Two and a half years ago, I was a Weight Watchers member for the umpteenth time. I hate the idea of counting and measuring food, but as I struggled with my weight I would inevitably get humble enough to sign up yet again for another round of meetings. At this particular time, I heard about a new Aveda spa that offered memberships where you could get a monthly massage (or facial) for $59. I was spending $40 a month on Weight Watchers, not getting anything out of it but guilt and shame, so it was a no-brainer to decide to put that money toward a monthly massage instead. How decadent, how lovely … how smart.
So what does this have to do with being a healthy, happy eater? Two main things:
- nuturing the body is a healthy thing to do
- counting and measuring food contributes to neuroses
Massage relieves stress, lowers anxiety, minimizes pain and stiffness, lowers blood pressure and boosts immunity. That sounds alot better to me than getting up early on a Saturday morning for a guilt-inducing WW meeting where you try to learn how to game the (digestive) system with faux food.
I have a sweet, beautiful, trim, fit friend who recently told me she was considering joining Weight Watchers to lose a few pounds. Everything in me screamed, “Noooooooooo!” I hated to see a person with no weight problem tap into the collective neuroses that tries to make food the enemy. My advice to her was to read Nina Planck’s book Real Food: What to Eat and Why. There’s so much misinformation about food – from the FDA, diet experts, nutritionists, the media, pharmaceutical companies, industrial food producers – that Nina’s book was like a gulp of fresh air after almost suffocating. Her approach is so intuitive, I immediately knew it was truth. Michael Pollan says her book is, “Persuasive and invigorating … a valuable and eye-opening book.” I couldn’t agree more!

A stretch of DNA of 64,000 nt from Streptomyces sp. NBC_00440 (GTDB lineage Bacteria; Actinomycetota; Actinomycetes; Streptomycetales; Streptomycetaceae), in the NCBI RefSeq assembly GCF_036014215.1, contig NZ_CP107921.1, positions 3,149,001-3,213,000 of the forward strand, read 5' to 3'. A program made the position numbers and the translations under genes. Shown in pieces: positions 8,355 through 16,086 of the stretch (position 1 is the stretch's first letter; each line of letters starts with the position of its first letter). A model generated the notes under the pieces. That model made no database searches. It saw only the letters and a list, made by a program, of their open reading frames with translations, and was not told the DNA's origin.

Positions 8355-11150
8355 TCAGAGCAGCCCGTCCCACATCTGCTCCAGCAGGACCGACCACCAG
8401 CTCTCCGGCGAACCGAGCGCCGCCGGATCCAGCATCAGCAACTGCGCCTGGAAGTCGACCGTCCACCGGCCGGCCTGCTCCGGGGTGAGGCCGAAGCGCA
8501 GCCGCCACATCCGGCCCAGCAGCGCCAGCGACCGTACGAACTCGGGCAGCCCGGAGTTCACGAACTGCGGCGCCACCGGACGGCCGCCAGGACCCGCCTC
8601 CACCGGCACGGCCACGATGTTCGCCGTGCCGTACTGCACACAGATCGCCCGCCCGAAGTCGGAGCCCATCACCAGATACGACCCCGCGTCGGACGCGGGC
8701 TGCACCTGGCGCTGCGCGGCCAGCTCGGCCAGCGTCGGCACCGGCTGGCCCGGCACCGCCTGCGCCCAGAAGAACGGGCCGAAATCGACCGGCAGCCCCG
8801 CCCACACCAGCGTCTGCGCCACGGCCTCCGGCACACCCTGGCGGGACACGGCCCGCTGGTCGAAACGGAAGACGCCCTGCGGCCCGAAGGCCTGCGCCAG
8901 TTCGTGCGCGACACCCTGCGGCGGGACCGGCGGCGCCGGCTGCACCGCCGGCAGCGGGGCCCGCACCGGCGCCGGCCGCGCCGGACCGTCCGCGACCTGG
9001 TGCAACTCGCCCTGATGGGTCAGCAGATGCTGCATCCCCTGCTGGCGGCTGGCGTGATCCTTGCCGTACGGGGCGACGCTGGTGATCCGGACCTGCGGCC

So the next time you consider counting and measuring, or eating something that’s lowfat, nonfat, industrial-processed-supposed-to-taste-like-something-else … go have a massage (Hiatus Spa if in Dallas) and then enjoy some real food. Not sure what that is? Here’s what Nina calls The Omnivore’s Feast (p. 273):